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Chaucer had great powers of language and imagination at his command. Like Shakspeare, he was inspired by the humorous as well as the tragic muse, and caught and forcibly depicted the outlines of character. His persons are well grouped; they appear naturally assembled, and in their proper places. He has a propriety of sentiment,

* See note at the end of the volume.

and occasionally a gorgeousness of description. He mingles the things of his own with those of classic times, and the effect, though historically untrue, is generally striking and grand. With him the court of Theseus is, like the court of chivalry, peopled with knights and enlivened by the carousals and combats of his own time. His tales are well, but often inartificially told, the mechanism of the poet times is ill concealed, and he is frequently prolix; but he had to encounter all the difficulties of treading in an unbeaten path, and tuning into music a language harsh and sterile. That his humor is often licentious and coarse was the fault of the age rather than of the poet; it is just the humor in which the persons into whose mouths he puts it would indulge characters still to be found in the refinement of the present day, whose wit consists in rude allusions or boisterous mirth. His knights and maidens do not offend against delicacy, but the miller or the wife of Bath derive their merriment from the most obvious sources. Some of Chaucer's admirers have declared him to be second only to Shakspeare in power and originality; he is like water to the thirsty, refreshing and unfevering. He presents us with a true unadulterated transcript of the manners, feelings, and intelligence of his age. His models were few and simple; scorning mere imitation, he trusted to himself, and whenever he borrowed a design, he made it his own by his peculiar coloring. In the age of exaggeration his subjects preserve their due tone and proportion. His mistress was nature, and he was content

with her. He forgot neither her vices nor her virtues, her graces nor her deformities; and as he observed them he stamped them down in their own tints, and crowded the canvass of his poetry with that variety of character, yet unity of design, which a great master is alone able either to conceive or perfect.*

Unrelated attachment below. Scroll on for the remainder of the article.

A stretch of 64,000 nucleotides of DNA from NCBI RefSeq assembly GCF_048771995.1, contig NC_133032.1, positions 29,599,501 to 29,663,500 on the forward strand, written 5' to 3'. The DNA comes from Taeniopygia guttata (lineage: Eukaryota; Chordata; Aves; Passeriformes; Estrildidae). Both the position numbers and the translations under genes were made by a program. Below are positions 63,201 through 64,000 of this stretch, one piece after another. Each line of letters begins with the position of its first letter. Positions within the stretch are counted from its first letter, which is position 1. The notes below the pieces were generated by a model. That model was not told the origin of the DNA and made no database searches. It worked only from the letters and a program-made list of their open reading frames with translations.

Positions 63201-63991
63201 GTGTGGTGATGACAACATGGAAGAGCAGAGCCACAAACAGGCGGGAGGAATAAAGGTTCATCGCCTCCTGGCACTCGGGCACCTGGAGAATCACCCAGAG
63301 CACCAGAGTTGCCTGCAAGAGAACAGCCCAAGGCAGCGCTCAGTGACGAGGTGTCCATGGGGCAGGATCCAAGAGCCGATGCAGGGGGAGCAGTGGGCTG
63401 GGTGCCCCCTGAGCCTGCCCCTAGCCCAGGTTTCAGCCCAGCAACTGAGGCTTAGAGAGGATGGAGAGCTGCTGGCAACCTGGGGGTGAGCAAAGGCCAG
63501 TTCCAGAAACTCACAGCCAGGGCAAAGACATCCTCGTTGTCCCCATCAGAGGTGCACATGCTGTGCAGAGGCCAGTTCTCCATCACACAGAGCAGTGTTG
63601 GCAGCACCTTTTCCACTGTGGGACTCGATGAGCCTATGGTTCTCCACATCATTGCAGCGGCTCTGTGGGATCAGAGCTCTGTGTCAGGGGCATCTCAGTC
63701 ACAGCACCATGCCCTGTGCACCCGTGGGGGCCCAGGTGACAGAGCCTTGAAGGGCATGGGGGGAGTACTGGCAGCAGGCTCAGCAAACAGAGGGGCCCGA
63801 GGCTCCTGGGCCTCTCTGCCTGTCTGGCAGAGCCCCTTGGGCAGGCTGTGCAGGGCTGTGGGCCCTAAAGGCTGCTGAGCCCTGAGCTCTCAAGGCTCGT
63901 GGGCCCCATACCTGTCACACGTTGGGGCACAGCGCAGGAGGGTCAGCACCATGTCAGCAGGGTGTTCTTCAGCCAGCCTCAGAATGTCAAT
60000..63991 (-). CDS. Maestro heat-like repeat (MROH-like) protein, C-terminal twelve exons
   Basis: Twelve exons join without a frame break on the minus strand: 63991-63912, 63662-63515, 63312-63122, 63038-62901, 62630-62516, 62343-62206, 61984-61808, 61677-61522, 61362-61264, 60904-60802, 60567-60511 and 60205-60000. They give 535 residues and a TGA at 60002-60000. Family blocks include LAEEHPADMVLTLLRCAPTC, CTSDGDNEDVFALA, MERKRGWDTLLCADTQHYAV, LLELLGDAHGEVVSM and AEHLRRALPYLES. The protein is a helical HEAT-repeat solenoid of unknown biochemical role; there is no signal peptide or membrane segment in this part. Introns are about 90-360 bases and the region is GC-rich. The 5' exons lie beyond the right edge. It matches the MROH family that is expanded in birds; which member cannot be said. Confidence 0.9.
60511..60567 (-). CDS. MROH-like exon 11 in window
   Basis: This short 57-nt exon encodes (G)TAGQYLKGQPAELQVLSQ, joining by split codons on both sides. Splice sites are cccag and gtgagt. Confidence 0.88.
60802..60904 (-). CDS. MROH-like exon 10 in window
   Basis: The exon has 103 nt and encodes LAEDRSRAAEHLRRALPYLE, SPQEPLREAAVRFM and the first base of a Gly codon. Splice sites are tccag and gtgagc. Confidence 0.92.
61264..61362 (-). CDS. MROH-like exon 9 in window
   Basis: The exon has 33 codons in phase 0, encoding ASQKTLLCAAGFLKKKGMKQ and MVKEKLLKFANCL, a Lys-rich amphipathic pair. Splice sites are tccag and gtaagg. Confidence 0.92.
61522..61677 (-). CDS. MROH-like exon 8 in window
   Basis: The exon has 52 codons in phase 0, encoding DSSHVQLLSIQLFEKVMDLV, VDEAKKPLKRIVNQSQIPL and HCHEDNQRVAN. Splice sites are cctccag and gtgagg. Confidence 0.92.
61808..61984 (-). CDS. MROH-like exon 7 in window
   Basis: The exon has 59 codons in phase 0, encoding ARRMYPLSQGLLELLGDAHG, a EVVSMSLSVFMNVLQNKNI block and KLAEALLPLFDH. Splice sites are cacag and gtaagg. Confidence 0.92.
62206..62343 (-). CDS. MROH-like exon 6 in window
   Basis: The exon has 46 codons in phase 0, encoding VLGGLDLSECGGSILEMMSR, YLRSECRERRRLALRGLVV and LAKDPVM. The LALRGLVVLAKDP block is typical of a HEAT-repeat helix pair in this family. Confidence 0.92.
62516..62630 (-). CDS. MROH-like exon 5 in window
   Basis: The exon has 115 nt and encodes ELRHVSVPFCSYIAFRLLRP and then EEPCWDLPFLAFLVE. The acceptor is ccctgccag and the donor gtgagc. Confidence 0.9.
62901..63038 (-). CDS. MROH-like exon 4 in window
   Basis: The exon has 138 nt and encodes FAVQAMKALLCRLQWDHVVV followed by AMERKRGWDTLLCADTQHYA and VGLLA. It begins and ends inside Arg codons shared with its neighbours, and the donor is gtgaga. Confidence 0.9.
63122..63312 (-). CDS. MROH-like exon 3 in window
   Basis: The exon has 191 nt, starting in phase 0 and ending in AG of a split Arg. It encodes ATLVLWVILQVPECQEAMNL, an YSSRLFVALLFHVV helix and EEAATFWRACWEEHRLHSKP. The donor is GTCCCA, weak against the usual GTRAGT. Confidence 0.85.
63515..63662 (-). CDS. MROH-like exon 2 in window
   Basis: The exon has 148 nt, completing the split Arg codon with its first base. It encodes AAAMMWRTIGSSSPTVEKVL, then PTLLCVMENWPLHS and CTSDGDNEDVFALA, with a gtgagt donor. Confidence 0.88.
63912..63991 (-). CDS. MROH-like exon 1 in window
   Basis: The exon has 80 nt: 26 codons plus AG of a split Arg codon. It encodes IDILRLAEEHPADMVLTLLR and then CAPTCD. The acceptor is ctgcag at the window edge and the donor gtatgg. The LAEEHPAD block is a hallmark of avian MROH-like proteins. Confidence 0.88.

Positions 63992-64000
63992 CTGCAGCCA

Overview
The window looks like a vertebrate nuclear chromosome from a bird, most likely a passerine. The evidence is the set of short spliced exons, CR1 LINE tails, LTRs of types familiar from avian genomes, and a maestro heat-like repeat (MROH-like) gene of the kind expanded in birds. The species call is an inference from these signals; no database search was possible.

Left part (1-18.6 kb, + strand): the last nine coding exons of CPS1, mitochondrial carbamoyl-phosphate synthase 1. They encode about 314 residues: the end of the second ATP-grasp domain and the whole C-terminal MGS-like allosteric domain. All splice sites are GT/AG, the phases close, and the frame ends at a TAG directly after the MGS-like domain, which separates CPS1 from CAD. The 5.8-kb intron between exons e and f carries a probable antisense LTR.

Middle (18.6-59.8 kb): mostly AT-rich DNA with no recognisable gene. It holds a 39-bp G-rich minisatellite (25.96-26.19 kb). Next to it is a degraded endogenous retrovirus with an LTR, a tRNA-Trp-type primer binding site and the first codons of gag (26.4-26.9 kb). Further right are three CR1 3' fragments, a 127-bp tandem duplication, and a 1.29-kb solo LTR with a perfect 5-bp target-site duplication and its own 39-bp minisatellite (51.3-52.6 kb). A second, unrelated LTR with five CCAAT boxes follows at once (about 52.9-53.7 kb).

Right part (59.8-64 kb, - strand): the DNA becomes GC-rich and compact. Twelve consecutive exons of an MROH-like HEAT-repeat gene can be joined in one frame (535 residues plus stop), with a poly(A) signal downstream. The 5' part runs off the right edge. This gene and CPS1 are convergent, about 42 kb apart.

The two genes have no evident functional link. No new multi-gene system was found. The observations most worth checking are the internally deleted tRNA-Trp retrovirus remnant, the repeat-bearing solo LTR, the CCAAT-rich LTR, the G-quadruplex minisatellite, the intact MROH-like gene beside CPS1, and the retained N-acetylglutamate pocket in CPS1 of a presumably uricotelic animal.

Contemporary with Chaucer was his friend, the 'moral,' the gentle GoWER, who in early life composed largely in French and Latin, and in his later years wrote an English poem in eight books entitled Confessio Amantis, which is a dialogue between a lover and his confessor, who is a priest of Venus. The work is wanting in unity, proportion of detail, and in that masculine vigor and originality which distinguish the productions of Chaucer. Considering the times in which he lived, Gower was a man of great attainments and lively accomplishments, but his imagination was cold and unproductive. He reasons where he should paint, he gives a moral instead of an image, he is copious where he should be impassioned and concise, while, in his eagerness for illustration, he hurries off to legends that have little connection with his subject; but his creations are delicate though faint, and his verse fluent though diffuse. He indulges in all those absurdities into which the early writers were seduced by their indiscriminate taste for classical and romantic fables; and by a strange want of judgment has made the

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I would refer such of my readers as are anxious to pursue the subject to Warton's History of English poetry, Tyrwhitt's learned edition of Chaucer's Works, and the ingenious but speculative life of the poet by Godwin.